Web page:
The Harvest Festivals continued throughout the war, just without the tea to go with it. 1914, 1915 and 1916 had the perfect weather for harvesting crops, with cold winters but pleasant warm, just wet enough summers. This was to change in 1917 when the weather created many problems.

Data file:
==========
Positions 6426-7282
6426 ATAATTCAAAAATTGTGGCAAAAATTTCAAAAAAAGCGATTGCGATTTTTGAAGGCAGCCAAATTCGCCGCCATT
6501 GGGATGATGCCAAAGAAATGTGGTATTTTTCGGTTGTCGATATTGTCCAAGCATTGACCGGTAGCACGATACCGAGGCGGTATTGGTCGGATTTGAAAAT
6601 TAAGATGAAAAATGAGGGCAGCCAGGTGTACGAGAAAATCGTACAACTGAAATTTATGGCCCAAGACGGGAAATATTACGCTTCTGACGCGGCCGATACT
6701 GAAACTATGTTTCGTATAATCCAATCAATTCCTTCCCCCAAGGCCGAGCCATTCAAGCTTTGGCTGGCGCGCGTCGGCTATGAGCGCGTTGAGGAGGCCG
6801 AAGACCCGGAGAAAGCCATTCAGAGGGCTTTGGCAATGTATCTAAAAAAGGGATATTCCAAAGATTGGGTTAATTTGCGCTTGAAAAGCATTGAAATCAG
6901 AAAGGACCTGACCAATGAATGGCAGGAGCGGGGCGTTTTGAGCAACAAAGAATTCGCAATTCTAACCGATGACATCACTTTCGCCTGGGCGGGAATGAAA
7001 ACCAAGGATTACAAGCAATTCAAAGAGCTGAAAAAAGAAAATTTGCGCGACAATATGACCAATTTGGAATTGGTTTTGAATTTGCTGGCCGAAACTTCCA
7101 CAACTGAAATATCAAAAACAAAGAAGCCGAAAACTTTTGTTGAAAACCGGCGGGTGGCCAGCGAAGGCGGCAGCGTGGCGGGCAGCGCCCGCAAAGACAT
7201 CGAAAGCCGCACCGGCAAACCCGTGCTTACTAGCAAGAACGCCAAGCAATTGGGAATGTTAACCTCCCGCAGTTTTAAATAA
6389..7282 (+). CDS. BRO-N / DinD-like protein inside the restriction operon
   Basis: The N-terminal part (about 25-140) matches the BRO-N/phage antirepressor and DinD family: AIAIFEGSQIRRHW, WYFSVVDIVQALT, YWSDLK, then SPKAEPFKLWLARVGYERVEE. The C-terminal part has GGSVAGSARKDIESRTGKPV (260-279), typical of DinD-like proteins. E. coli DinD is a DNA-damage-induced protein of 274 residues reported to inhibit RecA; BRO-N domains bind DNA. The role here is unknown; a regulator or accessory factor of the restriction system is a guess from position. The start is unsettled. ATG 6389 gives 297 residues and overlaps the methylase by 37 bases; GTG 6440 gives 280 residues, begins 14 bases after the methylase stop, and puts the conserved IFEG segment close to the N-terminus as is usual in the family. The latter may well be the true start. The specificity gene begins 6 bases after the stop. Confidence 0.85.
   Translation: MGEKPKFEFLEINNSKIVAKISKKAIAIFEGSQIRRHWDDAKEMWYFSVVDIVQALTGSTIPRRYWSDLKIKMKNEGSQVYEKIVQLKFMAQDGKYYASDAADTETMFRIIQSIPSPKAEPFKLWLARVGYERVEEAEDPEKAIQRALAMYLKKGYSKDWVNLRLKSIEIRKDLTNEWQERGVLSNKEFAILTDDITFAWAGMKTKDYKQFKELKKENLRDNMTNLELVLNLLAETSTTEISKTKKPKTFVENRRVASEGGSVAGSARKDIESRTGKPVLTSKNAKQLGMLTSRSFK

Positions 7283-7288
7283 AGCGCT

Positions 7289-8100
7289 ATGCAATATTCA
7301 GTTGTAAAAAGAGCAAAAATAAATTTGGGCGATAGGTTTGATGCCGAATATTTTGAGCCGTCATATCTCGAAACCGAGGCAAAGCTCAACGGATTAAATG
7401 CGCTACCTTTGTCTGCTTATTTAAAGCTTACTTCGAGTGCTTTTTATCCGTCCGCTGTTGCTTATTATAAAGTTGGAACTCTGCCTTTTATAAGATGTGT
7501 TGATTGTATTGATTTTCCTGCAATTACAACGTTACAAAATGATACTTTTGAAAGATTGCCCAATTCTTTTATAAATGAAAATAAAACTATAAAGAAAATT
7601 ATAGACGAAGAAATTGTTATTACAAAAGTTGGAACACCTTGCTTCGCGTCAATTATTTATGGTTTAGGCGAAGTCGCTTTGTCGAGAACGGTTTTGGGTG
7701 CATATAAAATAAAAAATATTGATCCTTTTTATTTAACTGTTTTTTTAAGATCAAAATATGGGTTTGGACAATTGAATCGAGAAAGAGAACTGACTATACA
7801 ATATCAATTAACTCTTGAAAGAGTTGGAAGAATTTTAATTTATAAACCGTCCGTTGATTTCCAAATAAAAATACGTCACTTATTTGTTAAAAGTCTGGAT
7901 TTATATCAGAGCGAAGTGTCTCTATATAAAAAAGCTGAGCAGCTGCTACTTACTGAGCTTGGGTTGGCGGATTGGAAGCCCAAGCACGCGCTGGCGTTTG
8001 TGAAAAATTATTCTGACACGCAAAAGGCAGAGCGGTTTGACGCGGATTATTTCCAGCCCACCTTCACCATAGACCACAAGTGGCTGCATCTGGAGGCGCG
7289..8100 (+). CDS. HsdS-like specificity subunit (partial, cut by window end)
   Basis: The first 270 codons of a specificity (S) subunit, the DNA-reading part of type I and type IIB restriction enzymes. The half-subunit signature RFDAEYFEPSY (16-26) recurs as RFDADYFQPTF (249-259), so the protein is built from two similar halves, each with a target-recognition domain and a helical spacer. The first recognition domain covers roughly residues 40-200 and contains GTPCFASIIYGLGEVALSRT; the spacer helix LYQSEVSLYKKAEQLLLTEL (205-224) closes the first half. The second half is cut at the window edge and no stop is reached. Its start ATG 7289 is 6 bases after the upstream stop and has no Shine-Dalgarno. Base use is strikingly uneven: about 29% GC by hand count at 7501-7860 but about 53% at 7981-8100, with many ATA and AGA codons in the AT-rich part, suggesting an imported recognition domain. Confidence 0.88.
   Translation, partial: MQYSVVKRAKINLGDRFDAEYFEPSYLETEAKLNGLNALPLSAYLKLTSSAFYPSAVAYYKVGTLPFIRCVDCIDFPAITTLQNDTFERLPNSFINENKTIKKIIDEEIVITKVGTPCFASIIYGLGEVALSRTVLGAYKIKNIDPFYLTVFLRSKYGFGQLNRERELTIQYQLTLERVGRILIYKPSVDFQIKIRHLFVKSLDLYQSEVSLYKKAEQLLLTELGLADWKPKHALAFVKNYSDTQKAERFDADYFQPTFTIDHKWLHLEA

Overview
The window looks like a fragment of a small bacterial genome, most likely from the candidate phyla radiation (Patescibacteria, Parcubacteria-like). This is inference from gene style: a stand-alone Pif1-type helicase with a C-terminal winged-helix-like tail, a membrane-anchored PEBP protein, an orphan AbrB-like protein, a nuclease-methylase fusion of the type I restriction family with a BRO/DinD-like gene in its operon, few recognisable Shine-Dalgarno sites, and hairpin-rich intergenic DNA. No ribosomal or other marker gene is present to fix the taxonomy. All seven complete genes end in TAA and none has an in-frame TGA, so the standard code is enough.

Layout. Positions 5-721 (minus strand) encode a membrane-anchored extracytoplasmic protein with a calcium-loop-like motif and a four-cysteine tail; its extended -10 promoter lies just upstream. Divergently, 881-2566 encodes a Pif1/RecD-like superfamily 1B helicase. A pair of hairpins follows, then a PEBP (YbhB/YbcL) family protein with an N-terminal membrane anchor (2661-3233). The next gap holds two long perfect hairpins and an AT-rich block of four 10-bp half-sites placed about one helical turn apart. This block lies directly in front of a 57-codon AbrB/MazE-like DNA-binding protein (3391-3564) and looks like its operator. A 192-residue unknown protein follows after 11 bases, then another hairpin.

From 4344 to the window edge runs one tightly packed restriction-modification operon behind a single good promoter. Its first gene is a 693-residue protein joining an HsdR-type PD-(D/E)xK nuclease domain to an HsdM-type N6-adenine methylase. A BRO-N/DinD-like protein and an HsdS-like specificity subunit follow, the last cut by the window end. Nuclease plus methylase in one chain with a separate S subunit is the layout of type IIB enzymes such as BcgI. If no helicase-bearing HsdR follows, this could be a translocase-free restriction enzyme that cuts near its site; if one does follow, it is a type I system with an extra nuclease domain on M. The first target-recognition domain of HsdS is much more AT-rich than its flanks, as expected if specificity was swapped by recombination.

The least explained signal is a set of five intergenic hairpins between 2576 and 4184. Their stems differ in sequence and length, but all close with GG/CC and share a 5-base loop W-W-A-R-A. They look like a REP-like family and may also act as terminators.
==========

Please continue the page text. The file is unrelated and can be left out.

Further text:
The Vicar reported in the October 1917 magazine:- ‘Our Harvest Thanksgiving was held on Thursday, September 27th, in real harvest weather. Would that its genial sunshine and cloudless sky had come many weeks earlier, for the winds and rains which have generally (though not universally) prevailed over the British Isles during the last eight weeks have sadly marred the crops and interfered with their garnering. The potatoes which two months ago looked so well and promised such abundance are disappointing and the disease has made great ravages among them. It is too early to form an opinion of general results throughout the country, but we must hope that the harvest of 1917 may prove not too much below the average. We certainly need more than ever before every ounce of food our ground can produce, and we shall have to exercise the strictest economy (of that there is in no doubt) if a famine is to be averted.’